Sometimes, the Russian military reminds me of that oddball uncle who comes to the kid’s birthday party wearing camo pants, boots and a cutoff vest with military patches. You’re really not sure if he’s as tough as he looks or as crazy as he sounds, but either way, you make sure to keep an eye on him.
After hearing a couple of recent news stories funneling out of Moscow, I think you’ll get my point.
The first is from state-owned military supplier Rostec. They’re reportedly building a combat suit capable stopping .50 caliber bullets.
Just to offer some perspective, these rounds are typically fired by an M2 automatic machine gun this is tripod- or vehicle-mounted. The rounds measure about five inches long, and are the one thing most high-end bulletproof armor still can’t stop.
However, Rostec is saying that their fourth-generation Sotnik, or "Centurion," battle armor will be ready for the task thanks to a lightweight polyethylene fiber and armor plating that is engineered to withstand a direct shot.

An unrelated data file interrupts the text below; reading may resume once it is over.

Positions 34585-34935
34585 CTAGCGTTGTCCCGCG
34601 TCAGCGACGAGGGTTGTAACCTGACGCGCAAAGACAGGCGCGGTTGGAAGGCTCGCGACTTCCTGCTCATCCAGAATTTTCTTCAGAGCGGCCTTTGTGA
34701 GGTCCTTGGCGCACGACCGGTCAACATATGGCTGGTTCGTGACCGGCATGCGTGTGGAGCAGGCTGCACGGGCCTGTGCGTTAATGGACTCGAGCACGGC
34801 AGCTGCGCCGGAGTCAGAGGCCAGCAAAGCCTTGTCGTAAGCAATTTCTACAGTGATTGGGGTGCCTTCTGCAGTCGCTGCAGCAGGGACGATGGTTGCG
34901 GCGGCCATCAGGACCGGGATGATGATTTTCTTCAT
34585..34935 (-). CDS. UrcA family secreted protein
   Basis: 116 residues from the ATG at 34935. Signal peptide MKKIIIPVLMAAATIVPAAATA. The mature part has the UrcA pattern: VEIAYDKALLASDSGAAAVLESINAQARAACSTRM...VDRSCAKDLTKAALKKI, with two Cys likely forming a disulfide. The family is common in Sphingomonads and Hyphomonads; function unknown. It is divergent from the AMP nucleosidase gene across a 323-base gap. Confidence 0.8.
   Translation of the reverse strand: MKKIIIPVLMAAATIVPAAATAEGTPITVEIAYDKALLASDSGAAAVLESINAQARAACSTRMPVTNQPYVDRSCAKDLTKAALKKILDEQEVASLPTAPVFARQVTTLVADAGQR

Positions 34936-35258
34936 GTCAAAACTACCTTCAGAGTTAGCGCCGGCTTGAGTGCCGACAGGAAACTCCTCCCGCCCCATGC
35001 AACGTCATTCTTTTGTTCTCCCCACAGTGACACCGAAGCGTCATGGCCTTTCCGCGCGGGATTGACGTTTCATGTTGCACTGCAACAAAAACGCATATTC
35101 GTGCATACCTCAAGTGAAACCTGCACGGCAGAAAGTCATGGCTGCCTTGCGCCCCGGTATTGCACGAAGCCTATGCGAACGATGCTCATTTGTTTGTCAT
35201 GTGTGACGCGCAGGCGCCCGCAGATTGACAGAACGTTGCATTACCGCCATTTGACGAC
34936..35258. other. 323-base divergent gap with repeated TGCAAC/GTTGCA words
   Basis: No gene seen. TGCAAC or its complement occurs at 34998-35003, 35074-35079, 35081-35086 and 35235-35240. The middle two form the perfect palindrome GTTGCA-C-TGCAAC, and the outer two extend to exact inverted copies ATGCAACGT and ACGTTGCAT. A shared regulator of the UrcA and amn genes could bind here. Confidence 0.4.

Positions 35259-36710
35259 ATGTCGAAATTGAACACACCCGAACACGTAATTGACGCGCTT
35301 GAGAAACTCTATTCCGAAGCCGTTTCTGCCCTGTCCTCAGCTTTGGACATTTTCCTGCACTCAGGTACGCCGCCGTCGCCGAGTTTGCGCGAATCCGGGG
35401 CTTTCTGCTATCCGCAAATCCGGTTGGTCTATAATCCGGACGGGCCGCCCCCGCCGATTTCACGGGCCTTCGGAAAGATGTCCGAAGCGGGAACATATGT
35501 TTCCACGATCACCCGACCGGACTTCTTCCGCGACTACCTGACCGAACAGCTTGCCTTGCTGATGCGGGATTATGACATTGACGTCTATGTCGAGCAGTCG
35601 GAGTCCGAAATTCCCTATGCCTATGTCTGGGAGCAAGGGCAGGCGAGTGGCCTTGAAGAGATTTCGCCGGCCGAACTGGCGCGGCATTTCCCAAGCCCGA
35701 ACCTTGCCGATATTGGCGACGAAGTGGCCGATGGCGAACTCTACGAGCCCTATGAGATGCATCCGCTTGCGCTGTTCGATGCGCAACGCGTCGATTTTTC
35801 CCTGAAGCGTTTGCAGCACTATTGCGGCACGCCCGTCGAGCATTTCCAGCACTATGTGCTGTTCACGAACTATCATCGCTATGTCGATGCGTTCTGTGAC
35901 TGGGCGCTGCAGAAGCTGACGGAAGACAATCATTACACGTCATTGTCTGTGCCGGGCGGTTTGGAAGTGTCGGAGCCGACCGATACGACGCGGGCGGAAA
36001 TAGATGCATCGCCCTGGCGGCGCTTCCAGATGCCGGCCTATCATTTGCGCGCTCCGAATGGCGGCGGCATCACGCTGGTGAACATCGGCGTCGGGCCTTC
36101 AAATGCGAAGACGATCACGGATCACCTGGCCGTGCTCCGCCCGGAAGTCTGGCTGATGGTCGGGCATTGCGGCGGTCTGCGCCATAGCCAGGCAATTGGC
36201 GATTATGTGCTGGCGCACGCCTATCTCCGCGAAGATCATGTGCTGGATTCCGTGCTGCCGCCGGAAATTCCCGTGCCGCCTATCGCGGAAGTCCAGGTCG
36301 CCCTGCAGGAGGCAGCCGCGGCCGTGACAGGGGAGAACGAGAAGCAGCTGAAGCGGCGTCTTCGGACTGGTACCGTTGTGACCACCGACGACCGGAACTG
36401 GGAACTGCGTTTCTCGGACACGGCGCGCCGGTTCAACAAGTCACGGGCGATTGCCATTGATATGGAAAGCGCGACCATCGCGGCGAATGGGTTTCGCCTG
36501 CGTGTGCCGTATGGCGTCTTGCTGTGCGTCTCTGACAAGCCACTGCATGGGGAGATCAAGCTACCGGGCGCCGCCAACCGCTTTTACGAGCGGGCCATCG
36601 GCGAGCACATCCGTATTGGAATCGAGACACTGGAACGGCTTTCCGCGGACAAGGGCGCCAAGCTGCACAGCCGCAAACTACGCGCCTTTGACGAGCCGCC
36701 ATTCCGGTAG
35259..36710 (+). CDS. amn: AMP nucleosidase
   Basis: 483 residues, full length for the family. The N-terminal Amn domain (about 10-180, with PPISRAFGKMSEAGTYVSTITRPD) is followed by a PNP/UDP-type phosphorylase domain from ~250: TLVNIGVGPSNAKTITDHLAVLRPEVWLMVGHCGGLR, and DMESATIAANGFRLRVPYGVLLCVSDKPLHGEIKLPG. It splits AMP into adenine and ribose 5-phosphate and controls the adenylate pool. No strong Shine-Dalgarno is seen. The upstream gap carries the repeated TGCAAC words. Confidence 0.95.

Just as important as its strength, the armor will also reportedly not restrict movement, and will allow users to comfortably handle the extra weight associated with tactical military gear.
While most defense authorities are giving the announcement an exaggerated eye roll, the suit is part of a collection of gear that has reportedly been in development for more than a decade. Previous versions could withstand 7.62 mm rifle rounds, and contained a thermal night vision monocle, integrated communication systems and a self-contained heater.
Also coming out this week was news from Russian arms maker Kalashnikov. Most famous for the AK-47 automatic assault rifle carried by nearly every bad guy in 1980s action movies, Kalashnikov is looking to expand their reach with a self-described gadget gun for hipsters.
It’s an interesting description for a semi-automatic, 12-gauge shotgun with embedded electronic capabilities that could include a compass, video camera and computerized firing instructions. According to the company, the gun is meant for users “born with gadgets and cannot imagine themselves without them.”
The MP-155 Ultima is projected to cost 100,000 rubles, or $1,348.